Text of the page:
Einstein manifested that “it has become appallingly obvious that our technology has exceeded our humanity”. According to this position, humans tend to be simple instruments for technological development itself, since its logic and methods surpass our original intentions. Is it possible for innovation to exist independently from human control? Traditionally, this question could seem absurd, but the rise of artificial intelligence (AI) and machine learning ensures that neither creators nor users have full control over devices, thus making these musings more concerning and relevant than ever.

Thanks to the current race for innovation in contemporary society, changes tend to be deeper and faster. We must not only evaluate technological change in a vacuum, because the changes provoked by technology are just as interesting and important. While both concepts are interdependent, it is possible to make a distinction, with the former being the new techniques or scientific developments in and of themselves, and the latter referring to the effects of the technologies in societies and people’s way of life.  We can thus consider Nicholas Negroponte’s words: “Small differences of yesterday can have suddenly shocking consequences tomorrow”. This begs the following question: to what extent does this velocity make us ignore the negative effects of new technologies?

Therefore, the need to address dilemmas involving recent advancements is causing the Ethics of technology to gain even more traction. Humanity must face problems it has never seen before, ranging from coordinated attacks against some of our most important digital infrastructures and the spread of fake news all the way to the existence of biohackers aided by the rise of bioengineering. How can we address these new ethical dilemmas without slowing down the process of innovation? How prepared are our governments to respond to these issues?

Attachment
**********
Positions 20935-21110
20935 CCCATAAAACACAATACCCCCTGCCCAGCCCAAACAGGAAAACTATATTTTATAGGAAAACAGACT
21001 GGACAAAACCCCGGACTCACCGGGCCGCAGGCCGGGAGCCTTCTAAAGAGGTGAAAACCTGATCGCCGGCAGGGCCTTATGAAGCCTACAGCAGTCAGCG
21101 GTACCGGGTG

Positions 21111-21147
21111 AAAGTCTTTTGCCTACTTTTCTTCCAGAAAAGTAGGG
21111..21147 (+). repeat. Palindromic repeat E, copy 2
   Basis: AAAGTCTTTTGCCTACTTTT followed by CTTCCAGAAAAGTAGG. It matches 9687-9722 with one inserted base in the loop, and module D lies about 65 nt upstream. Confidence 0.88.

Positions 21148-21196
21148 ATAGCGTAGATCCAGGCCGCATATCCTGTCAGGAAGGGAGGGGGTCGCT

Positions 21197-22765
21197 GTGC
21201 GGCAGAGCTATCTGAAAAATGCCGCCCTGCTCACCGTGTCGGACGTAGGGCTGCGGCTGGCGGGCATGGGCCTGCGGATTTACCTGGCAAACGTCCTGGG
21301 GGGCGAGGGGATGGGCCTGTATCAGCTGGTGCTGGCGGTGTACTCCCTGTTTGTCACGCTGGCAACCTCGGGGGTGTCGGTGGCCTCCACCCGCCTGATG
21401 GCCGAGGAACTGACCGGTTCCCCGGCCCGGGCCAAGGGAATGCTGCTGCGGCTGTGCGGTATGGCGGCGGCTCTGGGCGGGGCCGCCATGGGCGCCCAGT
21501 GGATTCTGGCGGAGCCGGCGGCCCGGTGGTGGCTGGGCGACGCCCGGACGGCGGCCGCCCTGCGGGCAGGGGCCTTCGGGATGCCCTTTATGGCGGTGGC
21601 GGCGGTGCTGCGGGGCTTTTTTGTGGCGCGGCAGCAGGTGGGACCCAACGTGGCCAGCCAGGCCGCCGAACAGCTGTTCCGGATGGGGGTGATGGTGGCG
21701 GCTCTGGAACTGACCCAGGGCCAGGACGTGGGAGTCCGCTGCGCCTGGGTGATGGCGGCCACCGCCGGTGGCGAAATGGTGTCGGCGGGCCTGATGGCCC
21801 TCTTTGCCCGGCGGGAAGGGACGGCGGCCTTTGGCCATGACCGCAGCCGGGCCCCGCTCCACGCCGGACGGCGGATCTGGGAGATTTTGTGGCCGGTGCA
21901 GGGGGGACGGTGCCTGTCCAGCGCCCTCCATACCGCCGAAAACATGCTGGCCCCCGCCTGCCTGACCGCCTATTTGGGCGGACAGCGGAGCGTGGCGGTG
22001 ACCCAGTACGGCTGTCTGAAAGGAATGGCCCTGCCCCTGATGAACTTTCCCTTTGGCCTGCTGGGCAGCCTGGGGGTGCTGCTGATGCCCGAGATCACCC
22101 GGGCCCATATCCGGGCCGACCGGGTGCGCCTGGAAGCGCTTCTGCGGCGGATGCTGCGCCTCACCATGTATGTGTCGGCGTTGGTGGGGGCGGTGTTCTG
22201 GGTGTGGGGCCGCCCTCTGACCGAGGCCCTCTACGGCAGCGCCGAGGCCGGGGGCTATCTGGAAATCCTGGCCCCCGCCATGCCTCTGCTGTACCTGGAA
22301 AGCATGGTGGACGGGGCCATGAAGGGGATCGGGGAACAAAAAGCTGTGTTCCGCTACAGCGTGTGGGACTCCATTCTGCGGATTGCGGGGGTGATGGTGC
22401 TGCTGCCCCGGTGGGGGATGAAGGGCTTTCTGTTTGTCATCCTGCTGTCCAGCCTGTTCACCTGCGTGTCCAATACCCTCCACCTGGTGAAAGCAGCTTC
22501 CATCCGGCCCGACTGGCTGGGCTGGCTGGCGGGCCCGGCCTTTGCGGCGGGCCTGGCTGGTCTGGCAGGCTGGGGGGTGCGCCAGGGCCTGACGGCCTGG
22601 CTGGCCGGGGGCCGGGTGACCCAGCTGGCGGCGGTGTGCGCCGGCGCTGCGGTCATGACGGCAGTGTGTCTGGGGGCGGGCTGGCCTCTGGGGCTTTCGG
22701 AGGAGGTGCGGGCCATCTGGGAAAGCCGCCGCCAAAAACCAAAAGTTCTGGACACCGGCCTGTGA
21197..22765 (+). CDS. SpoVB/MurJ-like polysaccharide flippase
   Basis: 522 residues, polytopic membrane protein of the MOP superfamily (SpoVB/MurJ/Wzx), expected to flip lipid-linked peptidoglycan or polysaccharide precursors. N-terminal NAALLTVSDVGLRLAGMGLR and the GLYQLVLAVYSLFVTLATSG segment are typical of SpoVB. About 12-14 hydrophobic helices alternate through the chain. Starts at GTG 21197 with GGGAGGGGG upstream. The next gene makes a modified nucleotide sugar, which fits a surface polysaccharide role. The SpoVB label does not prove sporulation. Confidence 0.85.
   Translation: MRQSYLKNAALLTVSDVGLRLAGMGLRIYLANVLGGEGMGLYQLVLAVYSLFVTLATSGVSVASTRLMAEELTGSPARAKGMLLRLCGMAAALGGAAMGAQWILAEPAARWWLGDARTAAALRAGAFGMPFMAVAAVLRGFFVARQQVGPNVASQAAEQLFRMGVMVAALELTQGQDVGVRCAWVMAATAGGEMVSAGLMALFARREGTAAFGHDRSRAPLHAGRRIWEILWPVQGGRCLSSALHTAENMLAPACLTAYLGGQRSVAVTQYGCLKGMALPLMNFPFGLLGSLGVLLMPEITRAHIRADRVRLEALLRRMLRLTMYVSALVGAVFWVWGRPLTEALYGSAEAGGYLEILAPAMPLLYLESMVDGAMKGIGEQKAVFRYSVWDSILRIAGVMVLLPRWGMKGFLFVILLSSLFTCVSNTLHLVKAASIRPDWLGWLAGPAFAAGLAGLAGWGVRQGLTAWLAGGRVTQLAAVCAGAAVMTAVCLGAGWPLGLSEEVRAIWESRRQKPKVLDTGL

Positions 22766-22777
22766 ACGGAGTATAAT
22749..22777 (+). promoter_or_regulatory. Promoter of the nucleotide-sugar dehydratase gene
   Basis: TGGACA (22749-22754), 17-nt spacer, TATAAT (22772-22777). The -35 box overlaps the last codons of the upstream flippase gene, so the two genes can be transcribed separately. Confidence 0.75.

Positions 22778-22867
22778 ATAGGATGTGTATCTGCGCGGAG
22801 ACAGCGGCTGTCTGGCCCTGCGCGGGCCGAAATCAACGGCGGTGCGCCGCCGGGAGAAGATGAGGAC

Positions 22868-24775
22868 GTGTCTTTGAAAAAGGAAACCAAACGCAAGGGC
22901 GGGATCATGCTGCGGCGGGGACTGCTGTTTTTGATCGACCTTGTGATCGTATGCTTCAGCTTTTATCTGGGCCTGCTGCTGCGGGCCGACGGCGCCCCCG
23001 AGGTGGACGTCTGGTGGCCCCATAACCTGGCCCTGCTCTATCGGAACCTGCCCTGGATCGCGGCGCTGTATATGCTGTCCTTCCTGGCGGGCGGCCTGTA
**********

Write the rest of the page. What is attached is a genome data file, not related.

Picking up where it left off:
Responsible innovation” is a relatively new concept that could be summarized in a simple phrase: “making sure that positive effects of the introduction of a new technology surpass its negative consequences”. But who defines if an effect is positive or negative? And how is it done? In case two different groups of society have conflicting objectives, how do we prioritize one side over another?

It is undeniable that technology is the engine of change in our society, as futurist Alvin Toffler stated. Notwithstanding, it remains unclear whether humans will keep a crucial role or if we will be set aside in present and future changes. We are on the verge of an inflection point in history, and the possibility of transitioning to simple spectators is becoming real. This is why we must take a look into the future and learn to use our most important tool, our capacity for innovation.

Note: The opinions and ideas presented in these texts were written as triggers to facilitate writing the discussion needed to apply to the SABF. They must not be taken as an undeniable truth. In case of disagreeing with some of the ideas, applicants are encouraged to express it in their texts.